Figure 1. Basic mechanism of type 1 diabetes inflammation and vaccine action. Antigen presenting cells, specifically dendritic cells, process endogenous pancreatic beta cell autoantigens (Insulin, GAD, etc.) in lysosomal vesicles and transfer peptide fragments of the autoantigen to MHC class II molecules that migrate to the plasma membrane and present the autoantigen to cognate T cell receptors on naïve T helper cells (Th0), left portion of the Figure. At the same time, dendritic cell processing of the autoantigen stimulates biosynthesis and secretion of the inflammatory cytokine interleukin 12 (IL-12) which stimulates the Th0 cells to undergo morphogenesis into autoreactive effector T helper cells (Th1). The autoreactive Th1 cells secrete inflammatory cytokines such as IFN-gamma and IL-2 that stimulate cytotoxic lymphocytes (CTL) to secrete nitric acid, peroxide, and several other inflammatory cytokines that stimulate pancreatic islet inflammation (insulitis). Chronic insulitis results in continual pancreatic beta cell death resulting in increasing insulin deficiency and a progressive increase in blood sugar (hyperglycemia). Oral delivery of small amounts of islet autoantigens (right portion of the Figure) exerts a protective antigen specific therapeutic effect by stimulating dendritic cells to secrete the anti-inflammatory cytokine IL-10 which stimulates naïve cognate Th0 lymphocytes to undergo morphogenesis into anti-inflammatory CD4+ Th2 helper cells that in turn secrete IL-10 which suppresses further development of autoreactive Th1 cells and decreases potential insulitis onset. Alternatively, naive Th0 cells may develop into one of several subclasses of regulatory T cells (Treg), which can block dendritic cell activation, Th2, Th1, and CTL development leading to prevention of insulitis, continued insulin secretion, and maintenance of immunological homeostasis.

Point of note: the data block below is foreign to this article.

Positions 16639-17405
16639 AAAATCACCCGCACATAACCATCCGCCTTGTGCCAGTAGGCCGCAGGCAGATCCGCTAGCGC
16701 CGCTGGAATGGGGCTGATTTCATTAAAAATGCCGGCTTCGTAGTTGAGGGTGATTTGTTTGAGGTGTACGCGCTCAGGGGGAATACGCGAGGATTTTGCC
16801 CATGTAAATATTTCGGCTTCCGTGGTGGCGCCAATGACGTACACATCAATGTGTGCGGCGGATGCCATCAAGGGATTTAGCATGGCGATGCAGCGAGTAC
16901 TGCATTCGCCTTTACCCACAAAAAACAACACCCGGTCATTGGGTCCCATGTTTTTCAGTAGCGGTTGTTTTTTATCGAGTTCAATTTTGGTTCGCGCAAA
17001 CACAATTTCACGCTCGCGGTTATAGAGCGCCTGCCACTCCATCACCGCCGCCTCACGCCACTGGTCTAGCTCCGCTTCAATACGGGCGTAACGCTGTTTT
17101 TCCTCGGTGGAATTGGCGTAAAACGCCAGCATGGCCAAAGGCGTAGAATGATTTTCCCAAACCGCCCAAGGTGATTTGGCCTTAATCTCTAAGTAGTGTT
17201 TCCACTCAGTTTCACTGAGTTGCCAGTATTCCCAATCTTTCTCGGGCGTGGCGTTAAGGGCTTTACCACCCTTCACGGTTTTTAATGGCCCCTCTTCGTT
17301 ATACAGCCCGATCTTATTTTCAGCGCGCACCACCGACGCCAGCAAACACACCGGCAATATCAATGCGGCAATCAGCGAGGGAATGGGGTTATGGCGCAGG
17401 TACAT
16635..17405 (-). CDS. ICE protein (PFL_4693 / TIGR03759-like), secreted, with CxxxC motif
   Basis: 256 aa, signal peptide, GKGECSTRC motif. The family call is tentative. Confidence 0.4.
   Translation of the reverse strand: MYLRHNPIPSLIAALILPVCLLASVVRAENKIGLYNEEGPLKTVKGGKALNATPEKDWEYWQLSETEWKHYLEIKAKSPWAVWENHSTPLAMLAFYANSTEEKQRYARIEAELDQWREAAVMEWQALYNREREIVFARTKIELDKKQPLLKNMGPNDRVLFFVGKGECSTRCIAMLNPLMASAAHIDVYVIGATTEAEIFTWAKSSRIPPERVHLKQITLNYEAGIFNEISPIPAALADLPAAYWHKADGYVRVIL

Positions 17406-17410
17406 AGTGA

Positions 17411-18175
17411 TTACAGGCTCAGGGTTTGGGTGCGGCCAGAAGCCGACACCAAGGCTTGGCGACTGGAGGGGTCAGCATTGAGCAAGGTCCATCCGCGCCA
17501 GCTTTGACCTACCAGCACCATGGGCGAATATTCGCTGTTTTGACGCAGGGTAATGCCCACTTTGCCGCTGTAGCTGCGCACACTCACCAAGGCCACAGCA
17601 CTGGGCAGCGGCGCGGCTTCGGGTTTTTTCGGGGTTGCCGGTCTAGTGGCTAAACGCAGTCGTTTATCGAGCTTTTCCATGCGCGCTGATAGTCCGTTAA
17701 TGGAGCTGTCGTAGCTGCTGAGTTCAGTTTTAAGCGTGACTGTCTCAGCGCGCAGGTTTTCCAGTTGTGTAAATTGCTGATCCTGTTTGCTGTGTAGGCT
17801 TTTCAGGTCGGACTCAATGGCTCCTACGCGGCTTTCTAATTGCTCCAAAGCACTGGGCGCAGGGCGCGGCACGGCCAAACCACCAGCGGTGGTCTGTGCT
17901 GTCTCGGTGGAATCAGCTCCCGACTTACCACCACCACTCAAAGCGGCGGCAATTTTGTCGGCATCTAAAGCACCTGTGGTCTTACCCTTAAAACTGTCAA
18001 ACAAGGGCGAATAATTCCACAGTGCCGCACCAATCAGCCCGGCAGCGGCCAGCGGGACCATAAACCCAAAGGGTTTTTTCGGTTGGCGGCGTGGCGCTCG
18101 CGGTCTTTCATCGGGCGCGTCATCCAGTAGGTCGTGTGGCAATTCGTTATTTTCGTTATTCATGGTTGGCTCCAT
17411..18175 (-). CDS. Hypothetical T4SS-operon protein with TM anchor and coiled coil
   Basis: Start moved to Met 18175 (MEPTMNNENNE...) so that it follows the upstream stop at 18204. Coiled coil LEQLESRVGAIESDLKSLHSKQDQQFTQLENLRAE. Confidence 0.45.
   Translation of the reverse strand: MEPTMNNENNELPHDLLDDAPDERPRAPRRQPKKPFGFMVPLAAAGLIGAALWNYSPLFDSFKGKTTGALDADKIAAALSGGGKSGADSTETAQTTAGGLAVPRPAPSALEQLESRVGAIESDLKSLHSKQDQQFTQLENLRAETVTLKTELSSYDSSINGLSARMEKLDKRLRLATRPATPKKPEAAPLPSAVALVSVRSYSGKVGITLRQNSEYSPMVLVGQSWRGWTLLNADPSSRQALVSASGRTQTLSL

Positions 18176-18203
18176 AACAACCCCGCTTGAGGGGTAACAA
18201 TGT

Figure 1. Basic mechanism of type 1 diabetes inflammation and vaccine action. Antigen presenting cells, specifically dendritic cells, process endogenous pancreatic beta cell autoantigens (Insulin, GAD, etc.) in lysosomal vesicles and transfer peptide fragments of the autoantigen to MHC class II molecules that migrate to the plasma membrane and present the autoantigen to cognate T cell receptors on naïve T helper cells (Th0), left portion of the Figure. At the same time, dendritic cell processing of the autoantigen stimulates biosynthesis and secretion of the inflammatory cytokine interleukin 12 (IL-12) which stimulates the Th0 cells to undergo morphogenesis into autoreactive effector T helper cells (Th1). The autoreactive Th1 cells secrete inflammatory cytokines such as IFN-gamma and IL-2 that stimulate cytotoxic lymphocytes (CTL) to secrete nitric acid, peroxide, and several other inflammatory cytokines that stimulate pancreatic islet inflammation (insulitis). Chronic insulitis results in continual pancreatic beta cell death resulting in increasing insulin deficiency and a progressive increase in blood sugar (hyperglycemia). Oral delivery of small amounts of islet autoantigens (right portion of the Figure) exerts a protective antigen specific therapeutic effect by stimulating dendritic cells to secrete the anti-inflammatory cytokine IL-10 which stimulates naïve cognate Th0 lymphocytes to undergo morphogenesis into anti-inflammatory CD4+ Th2 helper cells that in turn secrete IL-10 which suppresses further development of autoreactive Th1 cells and decreases potential insulitis onset. Alternatively, naive Th0 cells may develop into one of several subclasses of regulatory T cells (Treg), which can block dendritic cell activation, Th2, Th1, and CTL development leading to prevention of insulitis, continued insulin secretion, and maintenance of immunological homeostasis.